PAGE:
As the sun begins to set, we set up camp. I pitch my tent while Rich strings up his outdoor hammock. (Of course he has an outdoor hammock). I must admit, it looks pretty badass. There is a brief moment of horror as Rich discovers what looks like a lower jaw bone tucked into the trunk and it takes us a few moments to reassure ourselves that it isn’t human.

Next up we have dinner. I have managed to pick up some pretty nifty cooking stuff and I quietly congratulate myself on not only this, but also the fold up stool that I am sitting on as I cook; arguably the best thing I’ve brought with me. I heat up some tomato lentil broth with some delicious veggie sausages mixed in and I can honestly say I would be pleased with that in a restaurant. Quite the woodsman, I think to myself.

As the sun gives its last, we gather some firewood and light a small fire. As we compare notes on Netflix and Amazon programmes to ensure neither of us has missed anything awesome, we hear a rustle in the bushes. So dense is the darkness by now that not even my awesome head torch can make anything out. With the severed jaw in mind, we retire for the night, Rich to his hammock and I to my tent. It’s a comfy night and it is not long before I drift off. The next time I wake, it is still pitch black but I can hear rustling in the bushes again, this time closer than before. It’s fine, I tell myself. Rich has probably just decided to have a wander. The trouble is, I need a pee. I remind myself that this is the UK and it is unlikely there are any wild animals out to get me. (I am reminded of another time when I was camping in the Rocky mountains – legit bear country – this time in the same tent as my mate Dave who woke in the middle of the night having suddenly realised that the rustling outside our tent might have something to do with the sandwich he had left in his pocket.)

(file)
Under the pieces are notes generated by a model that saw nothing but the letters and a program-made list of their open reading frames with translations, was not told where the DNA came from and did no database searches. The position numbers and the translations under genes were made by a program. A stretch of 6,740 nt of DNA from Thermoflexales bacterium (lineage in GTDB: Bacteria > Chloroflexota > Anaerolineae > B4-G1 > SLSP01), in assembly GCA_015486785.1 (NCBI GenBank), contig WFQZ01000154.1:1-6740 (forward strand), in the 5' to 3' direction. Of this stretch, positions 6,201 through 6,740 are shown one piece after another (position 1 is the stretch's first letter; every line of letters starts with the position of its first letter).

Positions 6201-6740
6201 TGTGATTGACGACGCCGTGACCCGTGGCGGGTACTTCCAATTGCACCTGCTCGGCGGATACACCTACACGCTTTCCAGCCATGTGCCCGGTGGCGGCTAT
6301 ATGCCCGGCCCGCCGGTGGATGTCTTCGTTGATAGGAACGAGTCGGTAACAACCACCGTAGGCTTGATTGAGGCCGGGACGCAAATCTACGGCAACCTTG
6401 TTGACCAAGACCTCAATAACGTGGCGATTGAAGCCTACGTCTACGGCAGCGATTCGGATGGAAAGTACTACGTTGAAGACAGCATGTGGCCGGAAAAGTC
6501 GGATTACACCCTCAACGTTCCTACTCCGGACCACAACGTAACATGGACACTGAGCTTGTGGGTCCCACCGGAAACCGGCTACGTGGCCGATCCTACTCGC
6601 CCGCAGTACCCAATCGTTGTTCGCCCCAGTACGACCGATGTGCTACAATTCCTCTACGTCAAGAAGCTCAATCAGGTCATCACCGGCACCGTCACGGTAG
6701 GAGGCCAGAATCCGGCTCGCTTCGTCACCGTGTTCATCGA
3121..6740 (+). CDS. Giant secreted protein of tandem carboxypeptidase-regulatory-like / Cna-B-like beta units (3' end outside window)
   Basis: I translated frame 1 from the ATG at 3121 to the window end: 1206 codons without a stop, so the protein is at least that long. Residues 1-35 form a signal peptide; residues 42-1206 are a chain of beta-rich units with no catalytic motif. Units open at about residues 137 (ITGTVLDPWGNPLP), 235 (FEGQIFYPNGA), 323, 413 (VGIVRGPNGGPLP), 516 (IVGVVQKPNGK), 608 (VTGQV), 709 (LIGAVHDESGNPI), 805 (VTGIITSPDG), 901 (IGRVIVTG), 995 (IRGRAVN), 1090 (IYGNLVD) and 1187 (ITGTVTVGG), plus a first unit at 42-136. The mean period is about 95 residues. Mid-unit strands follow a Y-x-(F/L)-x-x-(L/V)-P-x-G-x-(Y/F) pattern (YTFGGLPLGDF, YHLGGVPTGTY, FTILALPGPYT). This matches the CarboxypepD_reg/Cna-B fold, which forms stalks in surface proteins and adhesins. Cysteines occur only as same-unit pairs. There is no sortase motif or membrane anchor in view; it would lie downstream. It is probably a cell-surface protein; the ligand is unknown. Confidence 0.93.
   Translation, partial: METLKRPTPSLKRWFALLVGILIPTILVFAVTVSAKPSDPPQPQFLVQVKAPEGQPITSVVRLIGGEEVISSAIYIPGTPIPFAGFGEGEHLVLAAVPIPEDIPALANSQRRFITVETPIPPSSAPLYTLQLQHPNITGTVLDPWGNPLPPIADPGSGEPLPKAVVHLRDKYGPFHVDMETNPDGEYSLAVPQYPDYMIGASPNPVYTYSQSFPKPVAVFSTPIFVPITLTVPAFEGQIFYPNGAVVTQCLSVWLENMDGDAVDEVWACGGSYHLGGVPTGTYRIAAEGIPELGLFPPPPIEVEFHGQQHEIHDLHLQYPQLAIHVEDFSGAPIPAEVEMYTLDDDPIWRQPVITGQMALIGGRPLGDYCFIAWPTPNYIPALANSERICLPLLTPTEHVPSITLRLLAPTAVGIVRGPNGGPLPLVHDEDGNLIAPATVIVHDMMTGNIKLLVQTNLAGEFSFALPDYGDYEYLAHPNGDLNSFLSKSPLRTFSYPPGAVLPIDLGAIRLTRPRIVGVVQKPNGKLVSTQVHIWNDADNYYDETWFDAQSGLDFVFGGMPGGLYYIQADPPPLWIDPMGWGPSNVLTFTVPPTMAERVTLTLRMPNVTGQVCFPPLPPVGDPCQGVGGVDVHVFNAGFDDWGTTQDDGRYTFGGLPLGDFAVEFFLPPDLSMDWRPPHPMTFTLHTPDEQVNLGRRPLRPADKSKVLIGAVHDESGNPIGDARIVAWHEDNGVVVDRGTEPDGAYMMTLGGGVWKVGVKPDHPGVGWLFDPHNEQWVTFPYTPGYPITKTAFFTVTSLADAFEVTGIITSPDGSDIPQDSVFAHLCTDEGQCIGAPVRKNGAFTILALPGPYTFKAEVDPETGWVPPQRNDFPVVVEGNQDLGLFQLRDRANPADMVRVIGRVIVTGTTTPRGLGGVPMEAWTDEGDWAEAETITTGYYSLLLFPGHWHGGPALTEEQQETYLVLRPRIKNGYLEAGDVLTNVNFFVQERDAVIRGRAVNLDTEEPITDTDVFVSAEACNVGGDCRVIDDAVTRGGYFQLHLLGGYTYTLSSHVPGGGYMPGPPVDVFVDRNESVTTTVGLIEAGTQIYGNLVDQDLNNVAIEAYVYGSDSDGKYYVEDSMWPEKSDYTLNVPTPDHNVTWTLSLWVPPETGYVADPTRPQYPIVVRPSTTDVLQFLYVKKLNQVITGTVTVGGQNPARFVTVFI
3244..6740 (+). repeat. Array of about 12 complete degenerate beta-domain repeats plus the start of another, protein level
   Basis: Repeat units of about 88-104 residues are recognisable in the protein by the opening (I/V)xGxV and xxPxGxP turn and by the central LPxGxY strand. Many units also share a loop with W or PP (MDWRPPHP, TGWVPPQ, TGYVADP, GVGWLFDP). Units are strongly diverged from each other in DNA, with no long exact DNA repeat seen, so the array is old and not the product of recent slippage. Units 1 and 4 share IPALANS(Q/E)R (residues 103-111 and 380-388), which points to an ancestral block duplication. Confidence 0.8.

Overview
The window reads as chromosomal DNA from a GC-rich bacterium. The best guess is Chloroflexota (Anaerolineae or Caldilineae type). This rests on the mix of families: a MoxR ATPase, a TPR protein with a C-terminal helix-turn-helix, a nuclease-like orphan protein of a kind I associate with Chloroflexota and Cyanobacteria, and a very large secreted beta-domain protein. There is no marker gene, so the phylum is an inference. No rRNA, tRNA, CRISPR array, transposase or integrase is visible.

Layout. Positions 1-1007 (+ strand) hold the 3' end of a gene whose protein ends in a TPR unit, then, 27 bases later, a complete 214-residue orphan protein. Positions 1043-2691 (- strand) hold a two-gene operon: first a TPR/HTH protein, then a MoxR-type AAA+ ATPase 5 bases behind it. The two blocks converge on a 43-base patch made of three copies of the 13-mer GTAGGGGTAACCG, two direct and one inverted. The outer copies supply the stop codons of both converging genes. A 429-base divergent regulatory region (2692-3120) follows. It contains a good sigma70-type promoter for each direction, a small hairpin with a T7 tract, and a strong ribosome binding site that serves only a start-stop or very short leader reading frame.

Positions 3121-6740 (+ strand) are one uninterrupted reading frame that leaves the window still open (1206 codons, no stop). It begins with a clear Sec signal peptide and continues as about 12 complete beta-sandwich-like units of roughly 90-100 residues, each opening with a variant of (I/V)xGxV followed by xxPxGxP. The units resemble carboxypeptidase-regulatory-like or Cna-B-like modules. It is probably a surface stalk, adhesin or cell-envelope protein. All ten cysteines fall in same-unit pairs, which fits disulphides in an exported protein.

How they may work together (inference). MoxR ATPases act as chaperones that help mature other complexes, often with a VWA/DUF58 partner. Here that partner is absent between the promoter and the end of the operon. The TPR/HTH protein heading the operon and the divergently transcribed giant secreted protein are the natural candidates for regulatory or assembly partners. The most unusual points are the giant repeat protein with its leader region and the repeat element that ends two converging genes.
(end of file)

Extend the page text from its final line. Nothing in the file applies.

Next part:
I leave the tent, take a piss and am not mauled to death or indeed horribly murdered. Other than distant machinery, probably work on the railway which is not too far from here, the night is otherwise unremarkable and come morning, I feel pretty satisfied. Rich tells me he has also had an alright night but was perhaps a bit cold and I am not sure if he senses my smugness.